But Friday morning I indeed found myself inside the arch, and not just inside it, having entered through a small side door in the arch's western leg, but climbing a 102-step spiral staircase toward its summit. My guide was John Krawchuk, the New York City Parks Department's director of historic preservation, and the project manager for the arch's 1997-98 and 2001-04 renovations. Mr. Krawchuk preferred to play down the Parks Department's herculean efforts to cleanse the structure of graffiti, and its success at keeping it off using anti-graffiti coating, for fear that spotlighting their exertions might tempt vandals to deface it afresh.



    "We want to be a little careful," he said. "We don't want people to say, 'Let's go tag the arch!'" But I'm reasonably confident that the intersection of folks with a passion for defiling public property and readers of this page is relatively small, and I think the city deserves applause for successfully removing the crap (and perhaps kudos also should go to the general populace for resisting the urge to deface it anew). As goes the Washington Square Arch (which, Mr. Krawchuk cautioned me, is officially known as "the Washington Arch"), so goes the city. "The messages were fascinating as we were taking off layers of paint," he recalled, referring to the graffiti removal, as we ascended the claustrophobic staircase. "Vietnam-era stuff."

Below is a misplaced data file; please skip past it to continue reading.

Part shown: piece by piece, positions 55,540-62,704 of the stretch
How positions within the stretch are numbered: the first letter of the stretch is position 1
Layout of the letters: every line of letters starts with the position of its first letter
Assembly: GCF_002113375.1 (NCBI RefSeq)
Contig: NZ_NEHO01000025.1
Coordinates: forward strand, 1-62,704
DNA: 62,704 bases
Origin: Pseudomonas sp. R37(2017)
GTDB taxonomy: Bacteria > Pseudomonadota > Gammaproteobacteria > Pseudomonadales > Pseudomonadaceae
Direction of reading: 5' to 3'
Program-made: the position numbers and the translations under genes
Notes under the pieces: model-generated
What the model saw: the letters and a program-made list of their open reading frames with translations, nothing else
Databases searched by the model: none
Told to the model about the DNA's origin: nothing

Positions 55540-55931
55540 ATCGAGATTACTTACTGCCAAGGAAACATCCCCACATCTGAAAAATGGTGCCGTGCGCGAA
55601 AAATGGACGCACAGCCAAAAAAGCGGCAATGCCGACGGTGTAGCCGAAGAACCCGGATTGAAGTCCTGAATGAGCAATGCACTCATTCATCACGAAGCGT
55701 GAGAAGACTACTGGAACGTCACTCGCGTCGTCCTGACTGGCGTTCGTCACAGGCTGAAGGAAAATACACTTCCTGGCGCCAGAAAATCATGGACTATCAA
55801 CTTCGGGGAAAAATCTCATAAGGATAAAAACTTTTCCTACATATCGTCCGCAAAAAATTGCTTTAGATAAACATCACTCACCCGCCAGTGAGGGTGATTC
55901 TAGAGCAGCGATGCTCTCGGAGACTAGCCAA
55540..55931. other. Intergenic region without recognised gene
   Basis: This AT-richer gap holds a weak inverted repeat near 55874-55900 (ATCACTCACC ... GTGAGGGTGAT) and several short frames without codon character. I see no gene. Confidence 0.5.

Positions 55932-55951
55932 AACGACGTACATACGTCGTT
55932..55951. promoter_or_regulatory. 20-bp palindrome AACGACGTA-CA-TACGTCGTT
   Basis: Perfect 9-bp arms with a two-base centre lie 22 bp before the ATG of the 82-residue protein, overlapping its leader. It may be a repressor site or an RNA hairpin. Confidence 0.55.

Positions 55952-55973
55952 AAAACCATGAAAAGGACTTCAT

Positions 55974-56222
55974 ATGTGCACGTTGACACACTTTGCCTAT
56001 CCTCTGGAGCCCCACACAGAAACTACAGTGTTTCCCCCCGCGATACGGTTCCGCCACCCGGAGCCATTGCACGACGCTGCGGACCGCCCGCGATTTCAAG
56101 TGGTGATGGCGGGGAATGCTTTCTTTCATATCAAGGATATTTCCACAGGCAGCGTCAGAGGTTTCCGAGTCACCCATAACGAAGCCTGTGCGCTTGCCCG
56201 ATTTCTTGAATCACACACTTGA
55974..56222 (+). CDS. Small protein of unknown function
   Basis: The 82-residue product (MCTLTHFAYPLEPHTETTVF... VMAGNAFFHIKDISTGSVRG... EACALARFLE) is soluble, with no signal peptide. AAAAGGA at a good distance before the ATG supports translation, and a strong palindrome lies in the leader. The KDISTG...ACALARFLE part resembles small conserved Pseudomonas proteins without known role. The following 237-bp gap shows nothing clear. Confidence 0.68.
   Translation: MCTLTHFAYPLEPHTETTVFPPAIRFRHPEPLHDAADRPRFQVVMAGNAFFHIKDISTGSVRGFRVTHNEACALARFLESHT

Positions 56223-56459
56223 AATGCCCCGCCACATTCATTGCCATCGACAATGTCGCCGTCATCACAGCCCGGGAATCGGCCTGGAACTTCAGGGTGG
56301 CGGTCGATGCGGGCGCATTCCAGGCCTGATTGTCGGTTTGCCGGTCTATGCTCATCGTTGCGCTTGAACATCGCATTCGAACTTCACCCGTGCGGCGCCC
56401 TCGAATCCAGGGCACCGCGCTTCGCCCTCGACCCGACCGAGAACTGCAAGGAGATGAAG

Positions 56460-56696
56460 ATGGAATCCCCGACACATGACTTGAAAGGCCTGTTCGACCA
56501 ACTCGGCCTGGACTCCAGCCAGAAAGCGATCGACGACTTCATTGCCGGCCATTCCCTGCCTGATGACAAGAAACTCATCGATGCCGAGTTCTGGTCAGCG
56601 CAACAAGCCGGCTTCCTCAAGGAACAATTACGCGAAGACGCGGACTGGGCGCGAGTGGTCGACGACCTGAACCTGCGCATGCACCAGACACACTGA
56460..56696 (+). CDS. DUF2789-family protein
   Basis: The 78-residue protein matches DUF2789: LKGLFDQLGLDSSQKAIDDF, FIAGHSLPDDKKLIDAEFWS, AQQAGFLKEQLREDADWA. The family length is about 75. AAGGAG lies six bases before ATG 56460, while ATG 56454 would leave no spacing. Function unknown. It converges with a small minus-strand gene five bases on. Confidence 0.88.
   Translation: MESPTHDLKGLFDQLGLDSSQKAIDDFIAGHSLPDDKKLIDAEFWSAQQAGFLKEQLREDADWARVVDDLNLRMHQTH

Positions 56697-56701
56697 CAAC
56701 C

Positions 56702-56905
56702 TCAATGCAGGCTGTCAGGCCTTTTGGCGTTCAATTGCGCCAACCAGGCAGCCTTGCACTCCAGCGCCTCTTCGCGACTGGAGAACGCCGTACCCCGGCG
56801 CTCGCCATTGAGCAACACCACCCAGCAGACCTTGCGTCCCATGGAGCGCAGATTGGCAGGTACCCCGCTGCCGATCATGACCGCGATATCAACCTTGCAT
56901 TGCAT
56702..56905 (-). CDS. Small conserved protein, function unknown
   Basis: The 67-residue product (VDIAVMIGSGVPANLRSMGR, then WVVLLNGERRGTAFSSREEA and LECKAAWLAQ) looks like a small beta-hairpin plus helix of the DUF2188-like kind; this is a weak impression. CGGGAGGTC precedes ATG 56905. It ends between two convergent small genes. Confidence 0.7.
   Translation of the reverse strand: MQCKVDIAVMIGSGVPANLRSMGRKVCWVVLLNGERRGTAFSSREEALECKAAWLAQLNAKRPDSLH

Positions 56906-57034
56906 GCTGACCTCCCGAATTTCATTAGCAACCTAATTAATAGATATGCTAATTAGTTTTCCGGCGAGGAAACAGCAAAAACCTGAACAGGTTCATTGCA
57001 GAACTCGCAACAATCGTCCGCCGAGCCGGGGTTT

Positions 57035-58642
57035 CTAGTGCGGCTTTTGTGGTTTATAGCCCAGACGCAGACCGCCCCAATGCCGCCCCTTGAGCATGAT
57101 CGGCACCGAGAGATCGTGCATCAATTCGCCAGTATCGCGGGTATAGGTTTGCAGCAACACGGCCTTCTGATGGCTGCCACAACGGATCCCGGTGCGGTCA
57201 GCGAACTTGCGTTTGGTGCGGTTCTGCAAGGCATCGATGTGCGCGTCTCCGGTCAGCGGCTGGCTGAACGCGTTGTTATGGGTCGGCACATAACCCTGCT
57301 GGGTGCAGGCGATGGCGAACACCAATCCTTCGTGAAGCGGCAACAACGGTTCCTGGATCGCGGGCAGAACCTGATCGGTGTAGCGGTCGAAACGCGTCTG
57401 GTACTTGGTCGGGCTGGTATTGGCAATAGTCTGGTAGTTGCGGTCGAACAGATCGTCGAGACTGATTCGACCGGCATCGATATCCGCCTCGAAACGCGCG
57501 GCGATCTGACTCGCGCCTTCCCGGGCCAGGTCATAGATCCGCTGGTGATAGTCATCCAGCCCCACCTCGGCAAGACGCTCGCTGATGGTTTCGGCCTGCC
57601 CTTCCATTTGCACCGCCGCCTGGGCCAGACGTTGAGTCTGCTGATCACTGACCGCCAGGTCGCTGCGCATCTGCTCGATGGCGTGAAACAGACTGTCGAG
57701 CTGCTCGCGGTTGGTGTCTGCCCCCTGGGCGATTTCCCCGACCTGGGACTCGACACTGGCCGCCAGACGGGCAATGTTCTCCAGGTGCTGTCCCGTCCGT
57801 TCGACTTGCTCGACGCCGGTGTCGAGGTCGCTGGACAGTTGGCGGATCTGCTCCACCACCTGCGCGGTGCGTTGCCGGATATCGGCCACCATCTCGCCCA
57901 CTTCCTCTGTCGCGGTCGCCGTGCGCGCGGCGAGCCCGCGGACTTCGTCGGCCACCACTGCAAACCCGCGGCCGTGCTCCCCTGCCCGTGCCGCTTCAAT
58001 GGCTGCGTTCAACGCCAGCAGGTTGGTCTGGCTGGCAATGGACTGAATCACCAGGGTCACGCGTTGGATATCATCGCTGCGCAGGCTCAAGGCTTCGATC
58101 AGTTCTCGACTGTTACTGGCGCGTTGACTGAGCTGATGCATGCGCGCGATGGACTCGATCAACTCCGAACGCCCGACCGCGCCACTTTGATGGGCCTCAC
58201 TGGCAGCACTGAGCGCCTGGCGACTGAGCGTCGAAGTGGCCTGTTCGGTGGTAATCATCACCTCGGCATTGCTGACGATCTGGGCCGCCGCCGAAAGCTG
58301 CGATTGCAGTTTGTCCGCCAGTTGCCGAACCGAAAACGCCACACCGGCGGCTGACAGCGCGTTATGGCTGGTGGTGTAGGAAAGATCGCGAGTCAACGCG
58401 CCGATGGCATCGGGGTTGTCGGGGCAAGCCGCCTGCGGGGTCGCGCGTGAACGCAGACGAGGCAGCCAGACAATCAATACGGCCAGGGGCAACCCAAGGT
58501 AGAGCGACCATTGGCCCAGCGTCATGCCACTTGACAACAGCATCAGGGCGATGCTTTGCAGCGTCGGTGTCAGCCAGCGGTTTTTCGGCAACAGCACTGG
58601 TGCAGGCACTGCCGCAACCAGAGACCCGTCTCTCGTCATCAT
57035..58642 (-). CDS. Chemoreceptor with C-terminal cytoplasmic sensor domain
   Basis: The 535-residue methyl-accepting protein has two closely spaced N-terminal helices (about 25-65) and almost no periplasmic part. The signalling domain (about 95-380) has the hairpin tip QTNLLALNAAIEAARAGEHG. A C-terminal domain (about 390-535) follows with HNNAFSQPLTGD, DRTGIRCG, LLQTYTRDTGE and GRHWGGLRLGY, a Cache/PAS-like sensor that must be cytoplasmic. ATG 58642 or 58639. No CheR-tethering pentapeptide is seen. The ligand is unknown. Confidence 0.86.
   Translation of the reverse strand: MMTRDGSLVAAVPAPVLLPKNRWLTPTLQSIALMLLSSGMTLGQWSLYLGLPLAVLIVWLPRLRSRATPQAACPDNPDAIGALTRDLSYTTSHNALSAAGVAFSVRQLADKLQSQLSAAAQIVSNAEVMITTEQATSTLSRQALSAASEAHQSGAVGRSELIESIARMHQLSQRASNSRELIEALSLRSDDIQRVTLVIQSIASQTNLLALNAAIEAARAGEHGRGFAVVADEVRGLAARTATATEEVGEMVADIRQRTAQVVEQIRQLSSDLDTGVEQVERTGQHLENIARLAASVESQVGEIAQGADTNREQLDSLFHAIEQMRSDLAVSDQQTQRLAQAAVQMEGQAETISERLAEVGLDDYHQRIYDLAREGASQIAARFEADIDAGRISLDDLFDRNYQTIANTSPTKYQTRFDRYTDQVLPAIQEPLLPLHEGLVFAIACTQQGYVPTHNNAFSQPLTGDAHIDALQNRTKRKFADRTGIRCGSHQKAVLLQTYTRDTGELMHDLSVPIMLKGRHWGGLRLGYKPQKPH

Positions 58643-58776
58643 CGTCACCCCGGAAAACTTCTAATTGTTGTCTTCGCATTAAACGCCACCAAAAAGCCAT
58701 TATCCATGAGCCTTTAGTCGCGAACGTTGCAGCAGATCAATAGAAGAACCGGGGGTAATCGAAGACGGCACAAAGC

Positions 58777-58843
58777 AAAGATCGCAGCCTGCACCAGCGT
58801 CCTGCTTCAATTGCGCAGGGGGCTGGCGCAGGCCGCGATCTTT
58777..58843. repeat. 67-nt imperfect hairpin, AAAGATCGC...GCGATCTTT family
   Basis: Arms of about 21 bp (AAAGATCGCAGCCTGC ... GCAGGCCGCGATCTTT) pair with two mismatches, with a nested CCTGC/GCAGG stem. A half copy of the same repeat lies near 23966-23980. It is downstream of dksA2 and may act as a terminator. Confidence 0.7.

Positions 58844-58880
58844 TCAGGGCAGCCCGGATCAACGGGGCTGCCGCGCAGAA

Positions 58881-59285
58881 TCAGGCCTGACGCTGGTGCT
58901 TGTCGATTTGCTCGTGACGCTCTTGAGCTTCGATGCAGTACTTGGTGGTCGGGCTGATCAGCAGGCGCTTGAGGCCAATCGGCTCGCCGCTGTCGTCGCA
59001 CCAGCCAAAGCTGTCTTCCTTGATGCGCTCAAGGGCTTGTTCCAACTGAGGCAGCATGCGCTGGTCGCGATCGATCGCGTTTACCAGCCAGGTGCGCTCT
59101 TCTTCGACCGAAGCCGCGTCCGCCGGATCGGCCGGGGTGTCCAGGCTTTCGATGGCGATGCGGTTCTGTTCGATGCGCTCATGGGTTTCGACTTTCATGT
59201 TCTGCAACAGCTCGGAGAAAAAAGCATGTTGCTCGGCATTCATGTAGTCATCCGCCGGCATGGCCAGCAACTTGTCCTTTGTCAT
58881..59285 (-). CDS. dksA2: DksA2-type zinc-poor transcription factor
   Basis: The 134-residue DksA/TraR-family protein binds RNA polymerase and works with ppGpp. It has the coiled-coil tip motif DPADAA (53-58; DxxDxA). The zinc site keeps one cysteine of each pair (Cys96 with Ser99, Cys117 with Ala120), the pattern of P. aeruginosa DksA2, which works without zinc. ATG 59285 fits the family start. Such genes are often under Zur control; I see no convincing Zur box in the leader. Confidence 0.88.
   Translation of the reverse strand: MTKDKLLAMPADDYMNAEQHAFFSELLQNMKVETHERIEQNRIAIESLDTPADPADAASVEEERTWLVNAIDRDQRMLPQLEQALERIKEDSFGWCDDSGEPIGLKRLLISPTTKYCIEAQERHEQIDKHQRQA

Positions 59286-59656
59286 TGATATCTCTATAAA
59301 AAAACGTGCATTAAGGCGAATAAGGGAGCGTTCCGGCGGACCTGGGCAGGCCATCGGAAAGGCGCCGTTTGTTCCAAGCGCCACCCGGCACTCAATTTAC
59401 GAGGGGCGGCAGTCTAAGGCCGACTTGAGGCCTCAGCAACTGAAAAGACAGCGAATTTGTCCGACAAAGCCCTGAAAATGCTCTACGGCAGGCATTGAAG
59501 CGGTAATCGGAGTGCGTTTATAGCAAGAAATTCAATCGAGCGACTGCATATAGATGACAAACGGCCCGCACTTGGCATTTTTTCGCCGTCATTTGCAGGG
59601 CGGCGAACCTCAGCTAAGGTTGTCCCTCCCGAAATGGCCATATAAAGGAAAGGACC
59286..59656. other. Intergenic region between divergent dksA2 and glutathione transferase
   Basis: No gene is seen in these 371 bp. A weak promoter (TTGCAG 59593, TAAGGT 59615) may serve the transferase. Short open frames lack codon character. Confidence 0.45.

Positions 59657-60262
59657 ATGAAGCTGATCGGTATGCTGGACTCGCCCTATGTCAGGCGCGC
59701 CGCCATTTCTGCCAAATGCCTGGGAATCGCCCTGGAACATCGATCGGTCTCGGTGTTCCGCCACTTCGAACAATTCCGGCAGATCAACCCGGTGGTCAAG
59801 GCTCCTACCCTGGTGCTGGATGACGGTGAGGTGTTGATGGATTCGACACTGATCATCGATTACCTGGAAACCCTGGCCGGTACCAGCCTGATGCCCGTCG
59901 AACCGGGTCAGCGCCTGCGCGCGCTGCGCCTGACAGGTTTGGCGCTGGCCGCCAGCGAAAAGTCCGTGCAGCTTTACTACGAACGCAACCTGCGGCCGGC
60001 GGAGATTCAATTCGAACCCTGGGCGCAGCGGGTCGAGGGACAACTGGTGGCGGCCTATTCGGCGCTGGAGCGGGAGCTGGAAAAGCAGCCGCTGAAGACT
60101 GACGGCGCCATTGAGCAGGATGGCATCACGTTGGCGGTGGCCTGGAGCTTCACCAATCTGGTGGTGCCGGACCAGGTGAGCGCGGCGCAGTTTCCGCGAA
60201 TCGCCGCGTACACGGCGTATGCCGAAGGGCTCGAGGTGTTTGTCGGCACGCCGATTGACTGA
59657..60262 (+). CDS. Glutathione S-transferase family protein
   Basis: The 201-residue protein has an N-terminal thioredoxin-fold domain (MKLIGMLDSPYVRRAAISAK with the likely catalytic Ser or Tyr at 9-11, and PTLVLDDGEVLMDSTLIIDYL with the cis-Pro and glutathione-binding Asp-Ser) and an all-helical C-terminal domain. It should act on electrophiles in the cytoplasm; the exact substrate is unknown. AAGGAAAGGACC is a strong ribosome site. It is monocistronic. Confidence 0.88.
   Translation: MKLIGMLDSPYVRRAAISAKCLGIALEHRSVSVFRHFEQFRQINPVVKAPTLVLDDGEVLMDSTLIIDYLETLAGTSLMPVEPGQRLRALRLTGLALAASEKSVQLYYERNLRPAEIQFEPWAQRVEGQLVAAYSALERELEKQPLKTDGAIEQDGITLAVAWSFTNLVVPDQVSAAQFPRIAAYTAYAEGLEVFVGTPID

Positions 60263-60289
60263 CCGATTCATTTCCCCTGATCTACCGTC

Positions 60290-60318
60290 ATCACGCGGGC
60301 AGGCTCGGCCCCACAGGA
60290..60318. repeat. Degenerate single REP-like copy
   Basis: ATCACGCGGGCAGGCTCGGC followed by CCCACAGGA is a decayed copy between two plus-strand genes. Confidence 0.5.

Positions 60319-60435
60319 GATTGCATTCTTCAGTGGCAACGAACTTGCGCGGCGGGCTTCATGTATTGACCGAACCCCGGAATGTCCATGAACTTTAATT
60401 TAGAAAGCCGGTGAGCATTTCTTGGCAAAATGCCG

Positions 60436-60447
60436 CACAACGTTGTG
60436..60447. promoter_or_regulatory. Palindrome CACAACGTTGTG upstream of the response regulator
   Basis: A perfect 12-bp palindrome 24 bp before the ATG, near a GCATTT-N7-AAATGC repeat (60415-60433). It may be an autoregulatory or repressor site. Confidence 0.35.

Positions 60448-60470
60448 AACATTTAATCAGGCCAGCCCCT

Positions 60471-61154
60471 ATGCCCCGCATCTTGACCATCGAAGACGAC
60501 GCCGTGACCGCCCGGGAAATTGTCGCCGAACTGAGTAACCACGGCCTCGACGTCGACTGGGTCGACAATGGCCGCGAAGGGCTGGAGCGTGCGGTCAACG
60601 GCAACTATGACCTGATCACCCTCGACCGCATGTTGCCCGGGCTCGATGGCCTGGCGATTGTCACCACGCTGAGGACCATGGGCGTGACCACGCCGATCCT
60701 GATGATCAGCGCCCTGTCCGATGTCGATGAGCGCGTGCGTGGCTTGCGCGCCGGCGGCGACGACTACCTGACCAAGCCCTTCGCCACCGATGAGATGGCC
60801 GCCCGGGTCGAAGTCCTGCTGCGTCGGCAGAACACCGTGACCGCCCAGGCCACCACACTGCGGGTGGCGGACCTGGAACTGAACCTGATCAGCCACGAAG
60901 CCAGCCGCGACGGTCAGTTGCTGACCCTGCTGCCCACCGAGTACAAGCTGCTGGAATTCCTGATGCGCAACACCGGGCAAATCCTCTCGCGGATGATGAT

The arch, which was constructed to celebrate the centennial of George Washington's inauguration and had its ribbon-cutting in 1895, was designed pro bono by Stanford White. The stairs and the vaulted attic to which we were heading were constructed by Guastavino, the same firm that did the terracotta tile ceiling in Grand Central's Oyster Bar, though the attic's ceiling remains unadorned brick.